National Wear Red Day
Kathaleen Johnson DNP, CRNP, CCRN, PinnacleHealth CardioVascular Institute | 02.06.14
National Wear Red Day® — the first Friday each February — is a special day to bring attention to this silent killer of women. Started by the American Heart Association’s Go Red for Women Campaign, the red dress has become the iconic symbol of our battle against heart disease in women. On National Wear Red Day, women are encouraged to wear red, raise their voices, know their cardiovascular risk and take action to live longer, healthier lives.
Heart disease has been called the Silent Killer because it often has no noticeable symptoms. It's more deadly than all forms of cancer combined. And it’s not just "an old man’s disease."
As women, we are used to putting everyone’s needs before our own. At times, our own health forgoes some of our other obligations in life. Whether you have considered this or not, our cardiovascular health will ultimately impact our families’ well-being and possibly their families’ quality of life. Therefore, I challenge each of you to make your cardiovascular health a priority in your daily life. The healthier you are, the healthier your whole family will be!
Here are the grim statistics:
• One in three women will die from heart disease
• This is equal to approximately one death per minute among women
• Heart disease deaths outranks breast cancer as a cause of death for women 10-fold
The good news--despite the fact that heart disease is the leading cause of death for women, it has declined dramatically in the past 20 years. This decline can be attributed to:
• Increased use of evidence-based therapies for secondary prevention of a heart attack
• Coronary intervention
• Treatment of risk factors such as high blood pressure, high cholesterol and diabetes
• Lifestyle and environmental changes such as smoking cessation, increased exercising, eating a low fat/low cholesterol diet
Smoking cigarettes is a risk factor in heart disease for women.
It is important to know the most common risk factors.
• Cigarette smoking
• High blood pressure
• High cholesterol
• Being overweight
• Poor diet
• Physical inactivity
• Family history of premature heart disease
• Metabolic syndrome
What is Metabolic Syndrome?
It is the name for a group of risk factors that raises your risk for heart disease and other health problems, such as diabetes and stroke. The term "metabolic" refers to the biochemical processes involved in the body's normal functioning. Risk factors are traits, conditions, or habits that increase your chance of developing a disease.
Metabolic Risk Factors include:
• A large waistline. This also is called abdominal obesity or "having an apple shape." Excess fat in the stomach area is a greater risk factor for heart disease than excess fat in other parts of the body, such as on the hips.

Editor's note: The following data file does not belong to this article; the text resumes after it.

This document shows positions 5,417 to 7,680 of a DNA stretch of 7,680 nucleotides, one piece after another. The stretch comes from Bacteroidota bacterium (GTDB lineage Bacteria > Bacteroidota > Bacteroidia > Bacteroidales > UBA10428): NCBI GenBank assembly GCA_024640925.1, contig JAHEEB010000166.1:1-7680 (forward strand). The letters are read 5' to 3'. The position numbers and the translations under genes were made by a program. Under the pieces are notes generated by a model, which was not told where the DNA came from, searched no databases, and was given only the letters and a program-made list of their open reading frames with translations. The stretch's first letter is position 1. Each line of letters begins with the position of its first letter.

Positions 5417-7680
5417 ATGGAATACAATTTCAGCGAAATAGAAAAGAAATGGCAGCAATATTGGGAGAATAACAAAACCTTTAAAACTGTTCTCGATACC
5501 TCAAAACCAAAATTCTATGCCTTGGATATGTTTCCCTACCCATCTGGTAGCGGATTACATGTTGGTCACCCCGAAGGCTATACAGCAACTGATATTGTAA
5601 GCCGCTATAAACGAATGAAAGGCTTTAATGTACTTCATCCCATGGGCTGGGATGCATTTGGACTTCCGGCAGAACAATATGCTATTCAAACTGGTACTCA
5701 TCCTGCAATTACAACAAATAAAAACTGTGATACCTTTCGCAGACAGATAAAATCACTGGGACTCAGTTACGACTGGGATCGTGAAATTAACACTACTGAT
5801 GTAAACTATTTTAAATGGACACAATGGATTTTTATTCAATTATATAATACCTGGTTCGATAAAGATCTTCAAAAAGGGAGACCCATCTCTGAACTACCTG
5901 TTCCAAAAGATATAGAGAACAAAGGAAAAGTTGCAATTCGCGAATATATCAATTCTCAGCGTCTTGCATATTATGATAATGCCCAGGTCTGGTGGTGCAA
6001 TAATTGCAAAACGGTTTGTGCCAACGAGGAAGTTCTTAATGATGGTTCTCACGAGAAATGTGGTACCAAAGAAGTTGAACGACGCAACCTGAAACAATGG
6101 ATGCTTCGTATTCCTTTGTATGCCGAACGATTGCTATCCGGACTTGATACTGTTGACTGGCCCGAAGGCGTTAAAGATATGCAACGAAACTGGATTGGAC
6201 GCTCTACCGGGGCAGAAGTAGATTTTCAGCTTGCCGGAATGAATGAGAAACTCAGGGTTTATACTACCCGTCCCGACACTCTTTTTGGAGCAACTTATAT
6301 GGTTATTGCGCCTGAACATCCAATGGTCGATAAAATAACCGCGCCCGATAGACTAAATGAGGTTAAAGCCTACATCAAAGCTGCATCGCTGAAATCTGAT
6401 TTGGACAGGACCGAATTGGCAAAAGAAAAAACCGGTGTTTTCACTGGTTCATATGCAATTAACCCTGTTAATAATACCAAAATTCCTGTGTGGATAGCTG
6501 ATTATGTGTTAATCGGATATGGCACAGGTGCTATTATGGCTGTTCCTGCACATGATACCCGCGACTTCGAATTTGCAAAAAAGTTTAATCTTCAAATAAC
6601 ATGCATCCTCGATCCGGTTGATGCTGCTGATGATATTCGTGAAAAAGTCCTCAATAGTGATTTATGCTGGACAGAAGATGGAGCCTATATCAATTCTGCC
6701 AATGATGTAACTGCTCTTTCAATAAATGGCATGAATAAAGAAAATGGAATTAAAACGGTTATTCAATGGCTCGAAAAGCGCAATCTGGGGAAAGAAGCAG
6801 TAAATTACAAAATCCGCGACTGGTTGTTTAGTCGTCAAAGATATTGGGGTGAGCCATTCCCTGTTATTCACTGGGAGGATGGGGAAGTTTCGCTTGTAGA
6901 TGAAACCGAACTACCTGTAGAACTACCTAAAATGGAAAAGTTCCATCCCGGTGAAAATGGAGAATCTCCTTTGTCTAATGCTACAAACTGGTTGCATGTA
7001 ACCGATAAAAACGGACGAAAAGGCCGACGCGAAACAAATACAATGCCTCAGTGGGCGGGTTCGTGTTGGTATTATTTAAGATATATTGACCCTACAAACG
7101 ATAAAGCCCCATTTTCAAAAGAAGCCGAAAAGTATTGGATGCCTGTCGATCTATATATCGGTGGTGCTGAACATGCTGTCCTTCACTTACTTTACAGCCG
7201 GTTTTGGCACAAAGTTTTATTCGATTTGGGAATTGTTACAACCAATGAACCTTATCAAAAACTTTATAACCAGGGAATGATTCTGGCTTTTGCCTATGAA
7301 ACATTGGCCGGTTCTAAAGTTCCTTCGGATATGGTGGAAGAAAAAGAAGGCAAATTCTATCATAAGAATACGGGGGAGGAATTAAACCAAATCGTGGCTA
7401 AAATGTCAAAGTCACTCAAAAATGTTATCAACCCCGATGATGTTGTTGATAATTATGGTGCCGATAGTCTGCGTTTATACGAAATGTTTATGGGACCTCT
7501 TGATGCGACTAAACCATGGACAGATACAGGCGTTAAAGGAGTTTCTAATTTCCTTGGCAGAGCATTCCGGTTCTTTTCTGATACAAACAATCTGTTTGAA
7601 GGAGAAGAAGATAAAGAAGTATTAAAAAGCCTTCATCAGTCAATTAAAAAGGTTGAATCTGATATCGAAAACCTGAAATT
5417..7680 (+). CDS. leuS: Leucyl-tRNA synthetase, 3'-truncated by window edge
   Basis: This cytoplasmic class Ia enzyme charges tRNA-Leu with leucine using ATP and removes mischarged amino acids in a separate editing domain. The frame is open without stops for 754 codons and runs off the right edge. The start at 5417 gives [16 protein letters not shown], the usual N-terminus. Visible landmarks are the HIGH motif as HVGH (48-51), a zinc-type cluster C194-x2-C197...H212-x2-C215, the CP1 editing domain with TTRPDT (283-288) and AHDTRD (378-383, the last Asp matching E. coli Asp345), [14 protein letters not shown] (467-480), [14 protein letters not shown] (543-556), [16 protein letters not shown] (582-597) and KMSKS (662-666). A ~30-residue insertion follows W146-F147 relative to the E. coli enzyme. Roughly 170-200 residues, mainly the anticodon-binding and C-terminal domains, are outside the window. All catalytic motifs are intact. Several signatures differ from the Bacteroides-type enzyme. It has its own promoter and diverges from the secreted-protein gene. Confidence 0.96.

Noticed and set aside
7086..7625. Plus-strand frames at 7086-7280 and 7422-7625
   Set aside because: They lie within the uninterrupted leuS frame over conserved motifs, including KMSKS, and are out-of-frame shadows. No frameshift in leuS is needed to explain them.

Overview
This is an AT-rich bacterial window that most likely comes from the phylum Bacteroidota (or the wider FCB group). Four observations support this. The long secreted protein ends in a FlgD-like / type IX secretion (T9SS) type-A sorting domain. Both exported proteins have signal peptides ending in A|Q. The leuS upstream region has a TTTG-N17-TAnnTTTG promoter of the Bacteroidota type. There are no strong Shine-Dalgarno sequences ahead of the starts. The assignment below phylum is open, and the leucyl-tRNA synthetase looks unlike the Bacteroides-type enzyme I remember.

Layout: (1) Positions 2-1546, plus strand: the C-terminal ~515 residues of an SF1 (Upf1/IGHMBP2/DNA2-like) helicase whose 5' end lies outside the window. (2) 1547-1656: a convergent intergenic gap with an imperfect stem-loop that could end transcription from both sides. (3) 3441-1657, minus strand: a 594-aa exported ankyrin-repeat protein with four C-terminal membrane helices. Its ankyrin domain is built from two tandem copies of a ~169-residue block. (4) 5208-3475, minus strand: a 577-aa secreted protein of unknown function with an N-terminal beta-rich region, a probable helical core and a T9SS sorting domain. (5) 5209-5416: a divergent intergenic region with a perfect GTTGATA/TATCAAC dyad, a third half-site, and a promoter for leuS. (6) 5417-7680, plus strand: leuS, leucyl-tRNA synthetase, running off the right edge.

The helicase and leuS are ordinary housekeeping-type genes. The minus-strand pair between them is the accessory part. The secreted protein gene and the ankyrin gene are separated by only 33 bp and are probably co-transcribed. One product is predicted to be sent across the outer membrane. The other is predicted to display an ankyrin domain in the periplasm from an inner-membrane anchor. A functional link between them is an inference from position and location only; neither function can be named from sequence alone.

• A high triglyceride level. Triglycerides are a type of fat found in the blood.
• A low HDL cholesterol level. HDL sometimes is called "good" cholesterol. This is because it helps remove cholesterol from your arteries. A low HDL cholesterol level raises your risk for heart disease.
• High blood pressure -- Blood pressure is the force of blood pushing against the walls of your arteries as your heart pumps blood. If this pressure rises and stays high over time, it can damage your heart and lead to plaque buildup.
• High fasting blood sugar--Mildly high blood sugar may be an early sign of diabetes.
It is important to work with your primary care physician to identify your risk factors and determine what your heart health goals should be.
In general, the goals for ideal heart health in adults are:
• Total Cholesterol <200mg/dL
• BP <120/70mmHg
• Fasting serum glucose <100mg/dL
• Body mass index <25kg/m2
• Abstinence from smoking
• Physical activity >150 min/week at moderate intensity, >75 min/week vigorous intensity, or a combination of the 2
• Heart healthy diet, low in fat, high in fiber
Of course the best plan is prevention. There are easy ways take ownership of your health by developing healthy lifestyles.
• Think positive and focus on gratitude
• Eat your veggies
• Set a “five-meal ideal”
• Exercise daily … make exercise fun!
• Get a good night’s sleep
• Be a picky eater
• Think small goals
• Keep good company
• Make a list
• Sign up for an event
There are many online resources on your journey to good heart health. Visit www.pinnaclehealth.org/heart for more information. In addition, the National Institute of Health calculator is a great resource, http://cvdrisk.nhlbi.nih.gov/calculator.asp.
We've made tremendous strides in the fight against heart disease in women, but more needs to be done. This Friday, February 7, I hope that you join me and millions of women by Wearing Red.
Author Kathaleen Johnson DNP, CRNP, CCRN, PinnacleHealth CardioVascular Institute
SPECIAL Go Red for Women® EVENT: Join us Saturday, February 8, noon-3 p.m. at the Linglestown Life United Methodist Church 1430 N. Mountain Road, Harrisburg, for an afternoon of low impact ZUMBA® fitness or YOGA as we draw awareness to women and heart disease. Blood pressure, weight, pulse and cholesterol checks as well as CPR instruction will be available during the event. Stuart Pink, MD, cardiologist, will be present to offer information on peripheral vascular disease and the PinnacleHealth Capital Region Vein Center.
The cost is $20/person with a FREE t-shirt at registration. Proceeds benefit the American Heart Association Go Red for Women® program. Advance registration is required. Call (717) 231-8900 to register or for more information.